Glenmore Park’s journey to today

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These days, Glenmore Park is one of the local area’s busiest suburbs. But the area now dominated by housing once had a very different look…

1912: Not a car in sight

Photo thanks to Penrith City Council
Photo thanks to Penrith City Council


This photograph was taken on the property of Fred Andrews. It was located on the Northern Road, south of the Glenmore Park entrance. The children are from left to right; Phyllis Roots later Phyllis Bewley; Clifford Archie Roots and Vic Andrews. Vic was Phyllis and Archie’s uncle.

1991: A new era dawns in penrith

Photo thanks to Penrith City Library
Photo thanks to Penrith City Library

The view in Glenmore Park looking north west towards Regentville.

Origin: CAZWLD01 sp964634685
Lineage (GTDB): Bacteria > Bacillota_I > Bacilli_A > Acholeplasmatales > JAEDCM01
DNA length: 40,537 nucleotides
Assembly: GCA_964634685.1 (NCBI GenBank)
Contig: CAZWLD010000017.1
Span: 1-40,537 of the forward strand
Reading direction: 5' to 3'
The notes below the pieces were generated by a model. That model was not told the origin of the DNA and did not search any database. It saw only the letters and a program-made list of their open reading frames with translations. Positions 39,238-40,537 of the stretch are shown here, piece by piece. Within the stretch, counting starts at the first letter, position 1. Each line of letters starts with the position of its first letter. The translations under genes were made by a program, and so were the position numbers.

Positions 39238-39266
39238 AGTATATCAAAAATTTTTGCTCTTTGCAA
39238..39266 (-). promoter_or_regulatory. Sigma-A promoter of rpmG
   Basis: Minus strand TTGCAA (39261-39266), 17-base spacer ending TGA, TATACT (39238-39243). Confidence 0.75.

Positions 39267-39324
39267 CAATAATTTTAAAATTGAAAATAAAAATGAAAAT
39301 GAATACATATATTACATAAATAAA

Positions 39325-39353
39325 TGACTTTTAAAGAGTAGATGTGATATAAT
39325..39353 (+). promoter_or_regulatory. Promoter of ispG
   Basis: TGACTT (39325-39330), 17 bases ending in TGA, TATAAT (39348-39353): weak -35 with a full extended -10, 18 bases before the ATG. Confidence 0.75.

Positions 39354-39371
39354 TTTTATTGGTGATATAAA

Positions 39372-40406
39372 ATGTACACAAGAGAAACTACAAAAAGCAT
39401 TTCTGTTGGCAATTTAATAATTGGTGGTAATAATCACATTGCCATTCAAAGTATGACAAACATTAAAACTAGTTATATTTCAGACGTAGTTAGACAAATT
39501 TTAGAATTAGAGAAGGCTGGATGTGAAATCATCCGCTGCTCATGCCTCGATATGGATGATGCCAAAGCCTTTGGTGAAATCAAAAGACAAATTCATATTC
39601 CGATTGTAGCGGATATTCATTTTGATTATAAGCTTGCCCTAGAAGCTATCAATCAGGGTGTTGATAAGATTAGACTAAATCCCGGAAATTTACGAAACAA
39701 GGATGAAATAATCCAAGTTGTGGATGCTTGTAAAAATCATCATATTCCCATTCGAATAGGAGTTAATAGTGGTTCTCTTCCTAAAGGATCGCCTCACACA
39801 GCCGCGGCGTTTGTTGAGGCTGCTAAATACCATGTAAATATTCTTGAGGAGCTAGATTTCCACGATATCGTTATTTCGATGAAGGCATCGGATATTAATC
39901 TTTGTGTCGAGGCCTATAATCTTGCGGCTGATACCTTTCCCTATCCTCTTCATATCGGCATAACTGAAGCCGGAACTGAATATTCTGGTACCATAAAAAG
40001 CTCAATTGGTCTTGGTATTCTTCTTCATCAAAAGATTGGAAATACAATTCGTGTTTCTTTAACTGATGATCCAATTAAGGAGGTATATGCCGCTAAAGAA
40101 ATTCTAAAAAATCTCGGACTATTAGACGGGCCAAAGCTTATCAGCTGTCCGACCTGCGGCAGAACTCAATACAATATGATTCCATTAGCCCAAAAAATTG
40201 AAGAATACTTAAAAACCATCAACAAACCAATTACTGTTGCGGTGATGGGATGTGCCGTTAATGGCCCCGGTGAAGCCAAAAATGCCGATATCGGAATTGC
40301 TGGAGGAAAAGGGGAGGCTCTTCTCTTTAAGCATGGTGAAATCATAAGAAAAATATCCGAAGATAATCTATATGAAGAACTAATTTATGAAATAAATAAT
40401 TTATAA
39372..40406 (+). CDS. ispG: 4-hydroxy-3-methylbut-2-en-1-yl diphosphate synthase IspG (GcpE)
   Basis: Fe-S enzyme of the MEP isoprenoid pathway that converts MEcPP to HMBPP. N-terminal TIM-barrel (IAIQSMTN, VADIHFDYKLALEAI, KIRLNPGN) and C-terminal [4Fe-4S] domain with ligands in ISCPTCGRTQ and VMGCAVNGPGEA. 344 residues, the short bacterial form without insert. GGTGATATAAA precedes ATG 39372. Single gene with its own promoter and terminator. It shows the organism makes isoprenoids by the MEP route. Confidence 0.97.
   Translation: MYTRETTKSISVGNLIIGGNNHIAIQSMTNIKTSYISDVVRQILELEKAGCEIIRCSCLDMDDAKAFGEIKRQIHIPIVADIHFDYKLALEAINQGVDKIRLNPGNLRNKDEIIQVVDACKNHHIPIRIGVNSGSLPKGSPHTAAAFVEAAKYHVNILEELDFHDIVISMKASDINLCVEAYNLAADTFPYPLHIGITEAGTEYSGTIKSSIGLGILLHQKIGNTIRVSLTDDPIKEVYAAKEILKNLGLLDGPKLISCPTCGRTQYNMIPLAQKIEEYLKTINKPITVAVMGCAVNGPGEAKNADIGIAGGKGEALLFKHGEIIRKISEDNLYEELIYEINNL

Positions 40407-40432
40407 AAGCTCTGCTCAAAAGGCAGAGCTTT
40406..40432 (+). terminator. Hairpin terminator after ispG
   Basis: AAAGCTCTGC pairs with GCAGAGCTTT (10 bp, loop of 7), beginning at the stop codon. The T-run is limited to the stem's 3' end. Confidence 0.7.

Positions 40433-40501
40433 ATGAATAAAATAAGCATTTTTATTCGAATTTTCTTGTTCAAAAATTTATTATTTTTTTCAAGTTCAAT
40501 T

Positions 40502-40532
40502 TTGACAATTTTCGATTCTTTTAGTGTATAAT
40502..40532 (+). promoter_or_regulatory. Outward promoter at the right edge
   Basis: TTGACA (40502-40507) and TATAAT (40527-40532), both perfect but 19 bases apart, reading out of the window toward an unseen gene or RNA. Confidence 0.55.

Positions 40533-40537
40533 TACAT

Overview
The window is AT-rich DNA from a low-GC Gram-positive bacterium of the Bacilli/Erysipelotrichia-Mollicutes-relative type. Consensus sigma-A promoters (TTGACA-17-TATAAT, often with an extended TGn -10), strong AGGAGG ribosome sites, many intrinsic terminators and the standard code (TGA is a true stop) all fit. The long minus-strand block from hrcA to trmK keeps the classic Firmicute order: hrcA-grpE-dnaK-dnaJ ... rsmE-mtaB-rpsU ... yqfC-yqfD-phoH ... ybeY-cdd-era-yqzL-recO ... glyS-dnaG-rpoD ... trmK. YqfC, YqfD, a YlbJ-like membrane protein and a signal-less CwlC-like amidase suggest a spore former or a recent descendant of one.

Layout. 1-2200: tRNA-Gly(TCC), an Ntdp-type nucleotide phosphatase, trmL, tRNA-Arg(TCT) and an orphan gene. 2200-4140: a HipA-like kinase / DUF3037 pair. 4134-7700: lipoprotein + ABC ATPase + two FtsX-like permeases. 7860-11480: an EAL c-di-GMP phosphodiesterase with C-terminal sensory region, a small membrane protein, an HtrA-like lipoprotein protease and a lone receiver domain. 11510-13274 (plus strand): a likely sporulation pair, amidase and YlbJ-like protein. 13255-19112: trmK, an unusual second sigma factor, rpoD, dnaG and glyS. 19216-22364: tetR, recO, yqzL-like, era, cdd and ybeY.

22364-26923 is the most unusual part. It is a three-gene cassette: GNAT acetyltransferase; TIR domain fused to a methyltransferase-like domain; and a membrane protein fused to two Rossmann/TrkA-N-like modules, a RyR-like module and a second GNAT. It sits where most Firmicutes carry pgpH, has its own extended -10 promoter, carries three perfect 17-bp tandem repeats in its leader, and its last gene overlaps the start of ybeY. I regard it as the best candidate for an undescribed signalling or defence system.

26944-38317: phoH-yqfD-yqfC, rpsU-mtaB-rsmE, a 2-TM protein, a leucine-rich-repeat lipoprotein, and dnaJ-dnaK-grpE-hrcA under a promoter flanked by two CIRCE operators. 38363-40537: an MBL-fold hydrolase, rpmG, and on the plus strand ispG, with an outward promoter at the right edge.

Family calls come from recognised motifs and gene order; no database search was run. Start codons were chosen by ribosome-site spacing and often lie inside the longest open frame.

1992: New homes on the way

Photo thanks to Penrith City Library
Photo thanks to Penrith City Library


New houses under construction along Jeanette Street, towards Harwood Circuit.

1992: A new suburb takes shape

Photo thanks to Penrith City Library
Photo thanks to Penrith City Library

Construction of houses in Fitzgerald Place back in 1992.

Preserving history

Photo thanks to Penrith City Library
Photo thanks to Penrith City Library

The stone mansion, Regentville, was built by Sir John Jamison, in 1825. In the early 1860’s it was leased by Frederick Bell who opened the house as a private asylum. In 1865 John Shiels leased the property and established a family hotel and guesthouse. Regentville was destroyed by fire in 1869. This area is now part of the Mulgoa Nature Reserve.

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